I took this in my backyard back in the summer of 2004. I’d just picked up a macro extension to an old camera, and took a ton of pictures of a backyard full of gorgeous flowers.
We had a lunar eclipse this evening. In the last few minutes before the eclipse, I got my camera out, and even managed a lens change (a 135mm my father gave to me a few years ago). I’m just learning how to shoot at night, but it was fun to play around with the lenses and my digital camera.
The tempo of the slide changes goes pretty well with Saeglopur by Sigur RÃ³s. Here’s the original. Still trying to figure out exactly how this embedding thingy works. You’ll note that the movie below crops things oddly.
If you haven’t seen this Nina Berman slideshow, go there now.
I was impressed with the access that Ms. Berman had to her subjects. The soldiers reminded me of the men in No End In Sight. I saw that at Cinema21 just a week ago. It is the best war documentary I’ve seen about Iraq. Far better than Fahrenheit 911. I’ve been re-visiting 9/11 stuff – I picked up the Illustrated 9/11 Commission’s Report that I bought nearly a year ago and read it cover to cover.
And did you know that Errol Morris had a blog?
When I was a little boy I asked my older brother, If you blow up a photograph can you eventually see atoms? Here is one answer. When you magnify a leaf, in principle, you get down to the atomic level of the leaf. But when you magnify a photograph of a leaf, you get down to the atomic level of the photograph. You can keep magnifying the grains of silver-halide and get down to the atomic level of the silver-halide, but you do not see additional detail of the leaf. As a result of this inherent limitation, photographs are nothing more than coarse-grained screens laid over reality, revealing nothing more (about what is photographed) than a certain size. They provide an imperfect simulacrum of the surface of things.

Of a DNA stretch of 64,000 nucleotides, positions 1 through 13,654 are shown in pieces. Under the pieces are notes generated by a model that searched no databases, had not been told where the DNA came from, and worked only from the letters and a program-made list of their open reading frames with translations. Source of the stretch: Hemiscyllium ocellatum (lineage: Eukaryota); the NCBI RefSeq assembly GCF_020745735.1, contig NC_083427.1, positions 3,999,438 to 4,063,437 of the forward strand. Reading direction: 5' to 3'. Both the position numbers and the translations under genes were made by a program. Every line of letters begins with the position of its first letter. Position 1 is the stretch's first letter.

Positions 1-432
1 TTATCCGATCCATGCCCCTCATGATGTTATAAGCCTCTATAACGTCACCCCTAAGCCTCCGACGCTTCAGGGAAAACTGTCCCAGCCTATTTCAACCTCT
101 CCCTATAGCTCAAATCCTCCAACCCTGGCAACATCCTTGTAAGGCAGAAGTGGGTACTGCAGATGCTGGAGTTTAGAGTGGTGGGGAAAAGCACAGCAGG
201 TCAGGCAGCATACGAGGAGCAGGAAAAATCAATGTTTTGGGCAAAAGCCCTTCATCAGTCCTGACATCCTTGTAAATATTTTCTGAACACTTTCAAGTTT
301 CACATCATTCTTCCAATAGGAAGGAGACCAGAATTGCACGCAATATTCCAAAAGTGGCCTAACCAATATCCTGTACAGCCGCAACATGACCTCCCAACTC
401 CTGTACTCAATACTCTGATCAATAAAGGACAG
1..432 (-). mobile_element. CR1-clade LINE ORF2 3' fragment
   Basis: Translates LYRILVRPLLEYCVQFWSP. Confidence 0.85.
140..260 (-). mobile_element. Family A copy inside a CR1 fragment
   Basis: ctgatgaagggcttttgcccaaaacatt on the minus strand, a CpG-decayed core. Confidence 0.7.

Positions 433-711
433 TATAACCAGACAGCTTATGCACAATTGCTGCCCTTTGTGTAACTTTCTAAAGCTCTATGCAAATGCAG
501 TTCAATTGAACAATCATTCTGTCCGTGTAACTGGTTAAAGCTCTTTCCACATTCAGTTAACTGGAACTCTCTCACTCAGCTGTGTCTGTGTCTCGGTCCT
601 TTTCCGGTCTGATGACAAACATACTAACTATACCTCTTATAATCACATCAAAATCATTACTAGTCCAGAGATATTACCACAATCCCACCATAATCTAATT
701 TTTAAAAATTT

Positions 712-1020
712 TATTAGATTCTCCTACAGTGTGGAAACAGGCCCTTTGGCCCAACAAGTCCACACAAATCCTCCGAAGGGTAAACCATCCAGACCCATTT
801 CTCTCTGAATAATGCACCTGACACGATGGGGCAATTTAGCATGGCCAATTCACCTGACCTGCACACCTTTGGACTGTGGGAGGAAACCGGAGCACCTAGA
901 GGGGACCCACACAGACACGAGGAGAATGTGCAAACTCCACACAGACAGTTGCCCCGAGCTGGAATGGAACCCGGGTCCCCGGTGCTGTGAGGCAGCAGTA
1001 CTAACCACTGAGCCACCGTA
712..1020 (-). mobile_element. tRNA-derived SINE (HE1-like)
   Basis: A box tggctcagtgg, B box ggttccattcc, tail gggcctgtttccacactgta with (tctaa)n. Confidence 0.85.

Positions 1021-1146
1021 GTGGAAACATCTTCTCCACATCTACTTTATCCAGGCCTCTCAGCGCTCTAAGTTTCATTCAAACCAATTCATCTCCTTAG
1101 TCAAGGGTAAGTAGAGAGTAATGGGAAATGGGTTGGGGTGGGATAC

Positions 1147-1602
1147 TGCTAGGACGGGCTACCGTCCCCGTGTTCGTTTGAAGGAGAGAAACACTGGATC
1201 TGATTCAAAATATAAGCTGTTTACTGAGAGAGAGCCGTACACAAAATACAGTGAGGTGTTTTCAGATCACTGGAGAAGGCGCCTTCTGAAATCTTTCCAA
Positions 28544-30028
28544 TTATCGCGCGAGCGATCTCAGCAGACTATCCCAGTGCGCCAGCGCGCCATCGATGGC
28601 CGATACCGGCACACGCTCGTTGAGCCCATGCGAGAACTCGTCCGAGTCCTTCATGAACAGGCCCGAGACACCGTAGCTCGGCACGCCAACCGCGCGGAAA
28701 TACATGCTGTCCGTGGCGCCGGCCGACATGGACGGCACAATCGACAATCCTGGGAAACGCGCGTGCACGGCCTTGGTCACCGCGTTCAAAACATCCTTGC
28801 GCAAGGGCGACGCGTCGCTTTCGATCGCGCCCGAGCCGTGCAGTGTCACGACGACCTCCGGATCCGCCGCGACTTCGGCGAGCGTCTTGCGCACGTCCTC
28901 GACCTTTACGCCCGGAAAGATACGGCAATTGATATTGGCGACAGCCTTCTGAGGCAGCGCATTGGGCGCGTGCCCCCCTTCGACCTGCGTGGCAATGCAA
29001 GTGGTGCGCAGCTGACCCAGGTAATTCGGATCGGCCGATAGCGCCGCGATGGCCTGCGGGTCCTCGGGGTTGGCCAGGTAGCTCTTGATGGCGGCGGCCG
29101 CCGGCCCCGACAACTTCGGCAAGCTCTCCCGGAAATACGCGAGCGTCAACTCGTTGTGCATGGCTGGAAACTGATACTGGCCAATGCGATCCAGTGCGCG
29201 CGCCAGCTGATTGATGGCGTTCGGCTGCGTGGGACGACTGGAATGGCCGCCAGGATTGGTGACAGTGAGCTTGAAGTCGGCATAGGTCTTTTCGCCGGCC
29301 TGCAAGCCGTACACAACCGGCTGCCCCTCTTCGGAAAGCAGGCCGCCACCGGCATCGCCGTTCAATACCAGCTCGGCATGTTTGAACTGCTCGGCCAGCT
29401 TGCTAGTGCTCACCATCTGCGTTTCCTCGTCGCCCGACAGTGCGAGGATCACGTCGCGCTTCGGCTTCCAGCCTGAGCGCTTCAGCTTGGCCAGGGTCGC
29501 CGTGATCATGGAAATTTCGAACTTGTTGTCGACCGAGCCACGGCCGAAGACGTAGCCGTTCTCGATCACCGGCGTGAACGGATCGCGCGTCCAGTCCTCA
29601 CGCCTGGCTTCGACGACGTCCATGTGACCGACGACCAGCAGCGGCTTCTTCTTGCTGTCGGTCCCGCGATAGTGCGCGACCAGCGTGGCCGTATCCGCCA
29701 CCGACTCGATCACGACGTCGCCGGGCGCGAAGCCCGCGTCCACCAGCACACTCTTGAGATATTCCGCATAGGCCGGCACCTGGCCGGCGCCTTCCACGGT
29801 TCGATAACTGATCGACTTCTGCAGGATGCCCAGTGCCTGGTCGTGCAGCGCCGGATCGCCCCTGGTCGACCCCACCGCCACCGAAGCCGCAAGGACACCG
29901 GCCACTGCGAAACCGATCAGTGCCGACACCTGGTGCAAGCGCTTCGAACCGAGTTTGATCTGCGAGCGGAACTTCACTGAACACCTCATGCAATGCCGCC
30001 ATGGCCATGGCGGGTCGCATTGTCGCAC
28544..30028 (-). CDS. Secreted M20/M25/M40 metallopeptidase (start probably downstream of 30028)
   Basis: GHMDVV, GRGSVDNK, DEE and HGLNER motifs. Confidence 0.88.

Photography presents things and at the same time hides things from our view. It allows us to not-see at the same time that it allows us to see. But language plus photography provides an express train to error.
My media consumption is converging on war these days.
Yesterday, our friends Becky and Kate had a county fair on the street in front of their house. There were more than 30 entries to the judged crafts which included: pies, baked goods other than pies, canned food, sewing and needlepoint, livestock (bees and chickens!), gardening and “other”. The “other” category included a cow sculpture made of butter.
Here was my entry:
I embroidered “I am not a douchebag” on the back side of the bag. I forgot to take a picture of it before I gave it away to a person who really wanted it.
What a great party! I can’t wait for next year.
More photos are in this photoset.